March Online Auction: Reinventing Silkscreen Prints with Yu Deng
Born in Guangdong, China, Yu Deng graduated from the Guangzhou Academy of Fine Arts in 2008, with a degree in oil painting. An undeniably prolific artist, her works have been shown in many solo exhibitions across the city of Guangzhou and in various group shows not only in Guangzhou but also in Shanghai and Shenzhen.
Deng’s silkscreen prints celebrate the natural world through rich details and vivid colours. Inexplicable Sadness presents a fantastical subject with a serene young girl wearing a crown of flora and fauna, her eyes painted over in a vivid blue. The heads of a zebra and giraffe frame a curiously blue polka dot deer staring resolutely straightforward while luxuriant foliage, light pink raspberries, and a sinuous snake rise between the deer’s antlers. Despite the superimposition of the various figures and elements, the scene is flattened within an ivory-white halo set against a yellow background.
Change the Way You Kiss Me similarly showcases a luxuriant natural environment, set within a dense jungle. Beneath a narrow expense of night sky, Deng has represented various types of mushrooms growing in an array of reddish shades alongside colourful plants. The vegetation is densely packed together, with low-rising shrubs emerging behind the tall grass and juxtaposed with thin, twisting plants, which creates an undeniably mesmerizing, but rather confounding sight. One could say that this work in particular is reminiscent of the jungle series made famous by Post-Impressionist Henri Rousseau.
In Deng’s third and final work presented at auction, a wrinkly rhinoceros dominates the composition. Underneath a cloudy night sky, he towers over his surroundings of lush vegetation and assorted flowers strongly resembling in both shape and tone those found in the previous work.
The three screen prints featured in our March auction appear to adopt aspects of the Japanese Superflat art movement, first introduced by Takashi Murakami in the 1990s. Superflat calls attention to the ‘flatness’ of Japanese visual culture found in both traditional paintings and in contemporary subcultures, which emerged in the aftermath of World War II. It combines various aspects of Japanese culture, from ukiyo-e (woodblock prints of the Edo period) to anime (animation) and kawaii (cute). It celebrates the tradition of two-dimensionality found in different types of fine art, graphic design, and pop culture.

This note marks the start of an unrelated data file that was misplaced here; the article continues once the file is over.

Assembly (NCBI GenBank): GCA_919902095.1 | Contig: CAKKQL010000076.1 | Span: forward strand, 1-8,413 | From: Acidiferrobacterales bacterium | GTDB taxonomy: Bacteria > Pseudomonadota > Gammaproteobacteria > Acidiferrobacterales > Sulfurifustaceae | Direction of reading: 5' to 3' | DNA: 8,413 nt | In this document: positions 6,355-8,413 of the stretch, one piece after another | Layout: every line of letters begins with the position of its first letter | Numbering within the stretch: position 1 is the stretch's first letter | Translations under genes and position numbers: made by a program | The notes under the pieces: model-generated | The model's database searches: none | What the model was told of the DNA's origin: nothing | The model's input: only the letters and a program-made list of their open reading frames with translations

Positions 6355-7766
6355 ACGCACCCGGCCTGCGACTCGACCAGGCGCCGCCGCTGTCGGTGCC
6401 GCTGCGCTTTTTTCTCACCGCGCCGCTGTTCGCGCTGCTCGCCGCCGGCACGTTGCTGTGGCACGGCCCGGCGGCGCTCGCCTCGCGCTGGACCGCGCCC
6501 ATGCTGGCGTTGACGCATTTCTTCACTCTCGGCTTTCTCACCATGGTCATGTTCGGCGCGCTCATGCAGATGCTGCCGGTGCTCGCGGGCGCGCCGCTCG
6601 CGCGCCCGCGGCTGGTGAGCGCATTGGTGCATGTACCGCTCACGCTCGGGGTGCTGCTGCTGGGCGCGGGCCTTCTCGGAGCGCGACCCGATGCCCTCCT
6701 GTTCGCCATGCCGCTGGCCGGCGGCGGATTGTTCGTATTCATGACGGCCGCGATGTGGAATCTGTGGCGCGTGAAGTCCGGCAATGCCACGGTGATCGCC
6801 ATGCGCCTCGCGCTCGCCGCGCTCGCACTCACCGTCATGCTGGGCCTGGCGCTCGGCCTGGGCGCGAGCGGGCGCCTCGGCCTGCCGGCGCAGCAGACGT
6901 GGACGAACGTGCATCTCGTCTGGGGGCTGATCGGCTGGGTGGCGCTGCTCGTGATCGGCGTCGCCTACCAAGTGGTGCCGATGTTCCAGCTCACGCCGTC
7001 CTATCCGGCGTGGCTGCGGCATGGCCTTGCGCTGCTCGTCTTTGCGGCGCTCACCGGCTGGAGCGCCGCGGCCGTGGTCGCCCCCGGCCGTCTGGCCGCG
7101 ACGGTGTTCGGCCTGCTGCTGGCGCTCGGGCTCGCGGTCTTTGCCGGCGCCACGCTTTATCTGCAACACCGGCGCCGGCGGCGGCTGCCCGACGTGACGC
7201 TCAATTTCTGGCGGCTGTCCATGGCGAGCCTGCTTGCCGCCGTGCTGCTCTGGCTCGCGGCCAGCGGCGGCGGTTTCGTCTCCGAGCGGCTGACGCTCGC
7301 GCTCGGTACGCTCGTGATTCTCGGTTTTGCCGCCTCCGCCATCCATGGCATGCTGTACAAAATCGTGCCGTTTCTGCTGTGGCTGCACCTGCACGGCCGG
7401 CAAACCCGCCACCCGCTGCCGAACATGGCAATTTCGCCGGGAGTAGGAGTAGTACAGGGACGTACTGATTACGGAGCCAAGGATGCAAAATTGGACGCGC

The earliest form of screen printing originated more than 1,000 years ago in China during the Song Dynasty (960-1279). While the practice was based on a hand-stenciling method, it quickly evolved into artists using instead a fine mesh stretch over a frame. The mesh could be made from silk, which led to this process being called “silkscreen printing.” Ink is forced through a mesh screen onto a surface where a stencil can be created while making specific areas impermeable to printing ink, thus preventing it from passing through the screen. The ink that does pass through ends up forming the printed image.
View the work of Yu Deng and others at our upcoming Auction Preview at Lipont Gallery:
Tuesday, March 10th – from 10AM-5PM
Wednesday, March 11th – from 10AM-5PM
Thursday, March 12nd – from 10AM-5PM
Friday, March 13th – from 10AM-5PM
Saturday, March 14th – from 10AM-5PM
Re-visit the YKLM Blog section to discover more Object Spotlights, including highlights of our monthly online auctions.